decided: March 29, 1976.
ADAMS ET AL., APPELLANTS,
Appeal from judgment of Court of Common Pleas of Montgomery County, No. 71-8089, in case of Shirley Bamforth Adams, parent and natural guardian of Christopher Adams, a minor; Christopher Adams, a minor; and Shirley Bamforth Adams, in her own right v. William J. Mackleer.
John V. Hasson, with him Timoney, Knox, Avrigian & Hasson, for appellants.
Charles Jay Bogdanoff, with him William L. Kinsley and Albert C. Gekoski, for appellee.
Watkins, P. J., Jacobs, Hoffman, Cercone, Price, Van der Voort, and Spaeth, JJ. Opinion by Price, J. Jacobs, J., concurs in the result.
[ 239 Pa. Super. Page 247]
Following a jury trial, judgment was entered in favor of defendant-appellee. Plaintiff-appellant Christopher Adams (appellant-son) and plaintiff-appellant Shirley Bamforth Adams (appellant-mother) bring this appeal, alleging eight trial errors. We agree that there was error, and will, therefore, grant a new trial.
The facts indicate that on August 8, 1969, at 11:30 p.m., appellant-son and appellee were involved in an accident. Appellant-son, then seventeen years old, was operating a borrowed bicycle in a southerly direction on Highland Avenue near Abington High School, Montgomery County, Pennsylvania. The appellee was driving an automobile in the opposite direction on Highland Avenue.
Appellee made a left-hand turn into a driveway which led to the Abington High School parking lot, and proceeded up the driveway. Appellee testified that he did not see appellant-son until he had driven sixty or eighty feet up the driveway. Appellee also stated that he did not come to a stop prior to making the turn and that he was traveling at a speed of five miles per hour.
[ 239 Pa. Super. Page 248]
Appellant-son testified that he did not see appellee's automobile until immediately before the accident, when he was blinded by the headlights. The impact threw appellant-son into the air, and his right hand went through the windshield of the car.
Appellants first contend that it was error to allow testimony concerning a note written by appellant-mother and sent to the owner of the bicycle stating that the headlamp did not function and that the brakes failed. They contend that while questions concerning the note were proper as to appellant-mother, they were so prejudical to appellant-son as to mandate total exclusion. This is indeed a difficult question.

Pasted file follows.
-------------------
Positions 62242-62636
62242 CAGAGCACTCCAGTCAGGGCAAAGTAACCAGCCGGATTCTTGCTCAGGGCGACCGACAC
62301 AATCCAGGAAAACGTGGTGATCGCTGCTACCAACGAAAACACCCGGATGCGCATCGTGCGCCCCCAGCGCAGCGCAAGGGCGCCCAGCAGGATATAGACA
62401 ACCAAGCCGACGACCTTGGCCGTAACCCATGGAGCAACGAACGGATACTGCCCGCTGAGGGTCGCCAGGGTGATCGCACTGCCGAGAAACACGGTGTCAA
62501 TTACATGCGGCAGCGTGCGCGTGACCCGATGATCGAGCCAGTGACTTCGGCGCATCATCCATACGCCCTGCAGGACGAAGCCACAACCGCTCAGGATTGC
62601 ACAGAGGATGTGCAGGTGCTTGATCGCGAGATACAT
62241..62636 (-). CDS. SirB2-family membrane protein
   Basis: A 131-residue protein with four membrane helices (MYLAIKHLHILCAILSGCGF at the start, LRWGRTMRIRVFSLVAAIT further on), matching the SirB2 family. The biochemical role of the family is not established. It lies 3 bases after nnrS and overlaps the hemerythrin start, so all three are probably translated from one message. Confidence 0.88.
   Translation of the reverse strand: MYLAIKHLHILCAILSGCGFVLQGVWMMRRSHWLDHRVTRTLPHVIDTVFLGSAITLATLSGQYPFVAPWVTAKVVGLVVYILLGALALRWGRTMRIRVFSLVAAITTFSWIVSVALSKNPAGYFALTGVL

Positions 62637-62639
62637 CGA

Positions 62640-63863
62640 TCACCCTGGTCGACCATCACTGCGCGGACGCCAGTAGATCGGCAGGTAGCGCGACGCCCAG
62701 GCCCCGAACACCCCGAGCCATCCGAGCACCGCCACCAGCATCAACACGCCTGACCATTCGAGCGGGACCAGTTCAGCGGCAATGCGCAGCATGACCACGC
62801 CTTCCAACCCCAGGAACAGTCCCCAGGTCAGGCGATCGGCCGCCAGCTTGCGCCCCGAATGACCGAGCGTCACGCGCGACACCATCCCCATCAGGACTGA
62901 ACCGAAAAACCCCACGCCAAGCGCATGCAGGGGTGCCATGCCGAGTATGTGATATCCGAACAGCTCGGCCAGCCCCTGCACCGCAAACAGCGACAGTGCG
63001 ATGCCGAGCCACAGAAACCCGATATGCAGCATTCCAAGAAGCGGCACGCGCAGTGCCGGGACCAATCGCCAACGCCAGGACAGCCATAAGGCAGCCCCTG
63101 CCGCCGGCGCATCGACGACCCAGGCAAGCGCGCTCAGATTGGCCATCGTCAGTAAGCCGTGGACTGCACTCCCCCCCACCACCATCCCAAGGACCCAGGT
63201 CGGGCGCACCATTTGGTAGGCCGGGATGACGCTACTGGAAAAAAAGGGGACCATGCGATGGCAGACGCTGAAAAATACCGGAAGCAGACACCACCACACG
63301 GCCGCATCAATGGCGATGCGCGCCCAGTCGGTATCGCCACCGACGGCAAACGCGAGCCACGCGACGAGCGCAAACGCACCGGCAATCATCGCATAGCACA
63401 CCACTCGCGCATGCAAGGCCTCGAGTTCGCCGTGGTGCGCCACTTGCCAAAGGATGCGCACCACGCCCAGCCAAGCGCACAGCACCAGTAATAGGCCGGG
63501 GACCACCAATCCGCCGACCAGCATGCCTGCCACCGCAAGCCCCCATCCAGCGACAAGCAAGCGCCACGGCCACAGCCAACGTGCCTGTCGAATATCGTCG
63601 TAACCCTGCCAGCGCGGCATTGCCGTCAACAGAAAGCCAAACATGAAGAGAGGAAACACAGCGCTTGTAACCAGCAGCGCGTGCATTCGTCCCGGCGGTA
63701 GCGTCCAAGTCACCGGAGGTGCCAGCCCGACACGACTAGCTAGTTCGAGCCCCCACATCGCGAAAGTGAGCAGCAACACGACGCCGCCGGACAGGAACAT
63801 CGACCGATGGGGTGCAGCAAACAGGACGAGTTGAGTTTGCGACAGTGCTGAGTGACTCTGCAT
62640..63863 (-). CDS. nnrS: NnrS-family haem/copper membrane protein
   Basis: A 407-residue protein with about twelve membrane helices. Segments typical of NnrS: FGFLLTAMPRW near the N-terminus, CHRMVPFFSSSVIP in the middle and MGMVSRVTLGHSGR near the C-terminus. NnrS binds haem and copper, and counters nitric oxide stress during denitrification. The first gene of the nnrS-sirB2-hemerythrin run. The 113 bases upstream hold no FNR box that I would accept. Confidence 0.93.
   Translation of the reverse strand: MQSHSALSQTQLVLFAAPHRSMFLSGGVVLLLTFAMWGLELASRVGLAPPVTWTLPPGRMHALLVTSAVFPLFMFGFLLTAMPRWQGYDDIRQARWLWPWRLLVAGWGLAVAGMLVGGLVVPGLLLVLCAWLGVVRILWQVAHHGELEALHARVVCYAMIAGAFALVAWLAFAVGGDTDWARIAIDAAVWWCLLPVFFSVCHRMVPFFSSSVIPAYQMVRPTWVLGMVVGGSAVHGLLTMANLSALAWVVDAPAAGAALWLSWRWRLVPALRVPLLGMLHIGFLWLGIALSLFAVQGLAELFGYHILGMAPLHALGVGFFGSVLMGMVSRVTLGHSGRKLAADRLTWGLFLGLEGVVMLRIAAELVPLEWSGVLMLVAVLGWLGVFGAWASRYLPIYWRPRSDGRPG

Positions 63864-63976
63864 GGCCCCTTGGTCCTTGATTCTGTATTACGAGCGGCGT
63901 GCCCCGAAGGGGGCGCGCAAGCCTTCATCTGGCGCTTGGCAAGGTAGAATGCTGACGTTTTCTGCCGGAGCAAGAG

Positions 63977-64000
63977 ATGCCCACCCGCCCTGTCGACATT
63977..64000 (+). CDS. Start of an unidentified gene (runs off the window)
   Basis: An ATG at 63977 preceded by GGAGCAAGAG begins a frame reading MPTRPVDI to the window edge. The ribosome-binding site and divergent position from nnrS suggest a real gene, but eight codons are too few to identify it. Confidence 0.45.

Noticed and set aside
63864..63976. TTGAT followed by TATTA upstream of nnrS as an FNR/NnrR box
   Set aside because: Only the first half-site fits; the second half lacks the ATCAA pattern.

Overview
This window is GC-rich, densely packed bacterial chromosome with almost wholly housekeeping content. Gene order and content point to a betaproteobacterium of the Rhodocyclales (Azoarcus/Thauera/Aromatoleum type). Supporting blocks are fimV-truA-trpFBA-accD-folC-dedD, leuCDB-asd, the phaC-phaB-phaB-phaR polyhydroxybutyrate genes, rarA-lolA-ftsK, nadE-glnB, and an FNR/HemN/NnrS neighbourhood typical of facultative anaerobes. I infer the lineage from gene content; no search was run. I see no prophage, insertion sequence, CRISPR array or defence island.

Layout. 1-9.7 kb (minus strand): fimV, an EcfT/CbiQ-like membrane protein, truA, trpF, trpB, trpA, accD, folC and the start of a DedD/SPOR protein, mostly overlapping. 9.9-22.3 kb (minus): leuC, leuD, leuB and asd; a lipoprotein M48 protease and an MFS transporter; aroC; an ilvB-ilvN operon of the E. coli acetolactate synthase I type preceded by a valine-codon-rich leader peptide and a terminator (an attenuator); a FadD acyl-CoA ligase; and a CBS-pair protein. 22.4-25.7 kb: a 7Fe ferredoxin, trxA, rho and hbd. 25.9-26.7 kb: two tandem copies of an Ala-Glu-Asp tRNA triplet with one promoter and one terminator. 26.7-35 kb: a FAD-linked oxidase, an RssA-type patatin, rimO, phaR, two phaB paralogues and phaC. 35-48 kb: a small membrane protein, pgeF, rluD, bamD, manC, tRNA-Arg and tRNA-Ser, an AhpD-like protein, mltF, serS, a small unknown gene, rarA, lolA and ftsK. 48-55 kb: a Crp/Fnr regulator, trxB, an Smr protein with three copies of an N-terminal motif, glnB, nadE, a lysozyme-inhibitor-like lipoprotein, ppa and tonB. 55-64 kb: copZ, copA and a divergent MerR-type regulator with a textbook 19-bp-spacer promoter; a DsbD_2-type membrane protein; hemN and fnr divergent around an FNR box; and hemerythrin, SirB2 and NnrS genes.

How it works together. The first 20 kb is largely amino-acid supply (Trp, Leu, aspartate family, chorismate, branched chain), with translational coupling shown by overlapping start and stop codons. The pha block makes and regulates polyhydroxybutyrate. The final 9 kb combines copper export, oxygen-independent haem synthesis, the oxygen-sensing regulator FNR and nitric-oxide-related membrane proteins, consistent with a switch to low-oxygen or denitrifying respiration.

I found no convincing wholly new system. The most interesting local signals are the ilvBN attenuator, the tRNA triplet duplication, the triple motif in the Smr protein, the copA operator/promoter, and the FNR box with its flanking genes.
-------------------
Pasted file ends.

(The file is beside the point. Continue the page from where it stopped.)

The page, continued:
The law in the Commonwealth has long been that admissions by a party are admissible as an exception to the hearsay exclusion. Beardsley v. Weaver, 402 Pa. 130, 166 A.2d 529 (1961). However, our courts have established an exception to the rule.
"The more serious error, however, committed by the trial judge was in admitting the letters into evidence at all, even as against defendant who wrote them. The situation is not unique where, as in the present case, a declaration by a party would be admissible against him but not against others -- co-defendants with him or with interests similar to his own, -- but where, if the declaration were received as evidence against the person making it, the necessary result would be to prejudice such others; under these circumstances there is abundant authority to the effect that the declaration should be excluded entirely so as to protect those whom its admission would harm, even though the party offering it is thus precluded from the exercise of a right he would have had if the proceeding were against the declarant alone: (citations omitted)." McShain v. Indemnity Insurance Company of North America, 338 Pa. 113, 119, 12 A.2d 59, 61-62 (1940). Appellants argue that the instant case is controlled by McShain.
We agree that McShain, supra, controls and that
[ 239 Pa. Super. Page 249]
questions concerning the note should not have been admitted. Appellant-mother stated that her son did not tell her that the headlight was inoperative, so this cannot be considered an admission by appellant-son. Further appellant-mother was not appellant-son's authorized agent in this matter and was not empowered to make admissions on behalf of appellant-son.
Appellants allege that the trial court erred in failing to charge the jury concerning left-hand turns. The judge refused all such charges after he personally determined that the accident occurred after appellee had made the turn and was proceeding up the driveway to the school. A review of the record does not necessarily support this determination.
Although appellant-son and appellee gave differing versions of the location of the accident, the evidence supplied by the impact marks near the right front wheel well would tend to support appellant-son's statement as to the actual site of the crash. In any event, this question and the relevance of instructions concerning left hand turns was for the jury's determination and resolution. The lower court judge should have instructed the jury that if they determined that the accident occurred during a left-hand turn, then the standard of care to be used in making such a turn must apply to appellee.
Appellants contend that the court should have commented on appellee's failure to retake the stand during the presentation of his case, after he had been called by appellants as on cross-examination. In support of this contention, appellants cite Beers v. Muth, 395 Pa. 624, 151 A.2d 465 (1959).
We do not agree that Beers v. Muth, supra, controls in the instant case. We will instead apply the rationale from Evans v. Philadelphia Transportation Company, 418 Pa. 567, 212 A.2d 440 (1965), a case which distinguishes Beers v. Muth, supra. Evans, supra, holds that where a party is called by the opposite side as on cross-examination and gives a complete account of the
[ 239 Pa. Super. Page 250]
events in question, that party need not retake the stand during his presentation, and he will not be subject to an adverse inference charge. In the case at bar, appellee was extensively questioned by opposing counsel and by his own attorney. He gave a complete statement and could have added nothing more if he had retaken the stand during the presentation of his case.